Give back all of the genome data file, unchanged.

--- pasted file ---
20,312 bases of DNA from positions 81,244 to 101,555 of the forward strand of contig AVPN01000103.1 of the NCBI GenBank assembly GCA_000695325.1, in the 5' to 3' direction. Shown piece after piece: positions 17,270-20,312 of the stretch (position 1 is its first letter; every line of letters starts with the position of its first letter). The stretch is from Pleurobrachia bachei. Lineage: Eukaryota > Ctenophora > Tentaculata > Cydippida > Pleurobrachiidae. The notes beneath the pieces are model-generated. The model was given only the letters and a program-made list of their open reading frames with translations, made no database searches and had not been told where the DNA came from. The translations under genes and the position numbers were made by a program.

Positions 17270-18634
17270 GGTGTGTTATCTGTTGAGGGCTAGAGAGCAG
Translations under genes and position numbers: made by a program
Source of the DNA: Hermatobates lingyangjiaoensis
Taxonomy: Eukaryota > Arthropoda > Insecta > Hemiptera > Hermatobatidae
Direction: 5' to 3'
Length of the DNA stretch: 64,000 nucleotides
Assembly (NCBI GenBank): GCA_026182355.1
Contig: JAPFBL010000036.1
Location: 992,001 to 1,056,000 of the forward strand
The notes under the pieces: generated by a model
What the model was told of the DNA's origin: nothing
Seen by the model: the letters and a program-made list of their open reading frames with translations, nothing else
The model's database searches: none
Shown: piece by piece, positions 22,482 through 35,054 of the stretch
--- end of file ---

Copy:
20,312 bases of DNA from positions 81,244 to 101,555 of the forward strand of contig AVPN01000103.1 of the NCBI GenBank assembly GCA_000695325.1, in the 5' to 3' direction. Shown piece after piece: positions 17,270-20,312 of the stretch (position 1 is its first letter; every line of letters starts with the position of its first letter). The stretch is from Pleurobrachia bachei. Lineage: Eukaryota > Ctenophora > Tentaculata > Cydippida > Pleurobrachiidae. The notes beneath the pieces are model-generated. The model was given only the letters and a program-made list of their open reading frames with translations, made no database searches and had not been told where the DNA came from. The translations under genes and the position numbers were made by a program.

Positions 17270-18634
17270 GGTGTGTTATCTGTTGAGGGCTAGAGAGCAG
Translations under genes and position numbers: made by a program
Source of the DNA: Hermatobates lingyangjiaoensis
Taxonomy: Eukaryota > Arthropoda > Insecta > Hemiptera > Hermatobatidae
Direction: 5' to 3'
Length of the DNA stretch: 64,000 nucleotides
Assembly (NCBI GenBank): GCA_026182355.1
Contig: JAPFBL010000036.1
Location: 992,001 to 1,056,000 of the forward strand
The notes under the pieces: generated by a model
What the model was told of the DNA's origin: nothing
Seen by the model: the letters and a program-made list of their open reading frames with translations, nothing else
The model's database searches: none
Shown: piece by piece, positions 22,482 through 35,054 of the stretch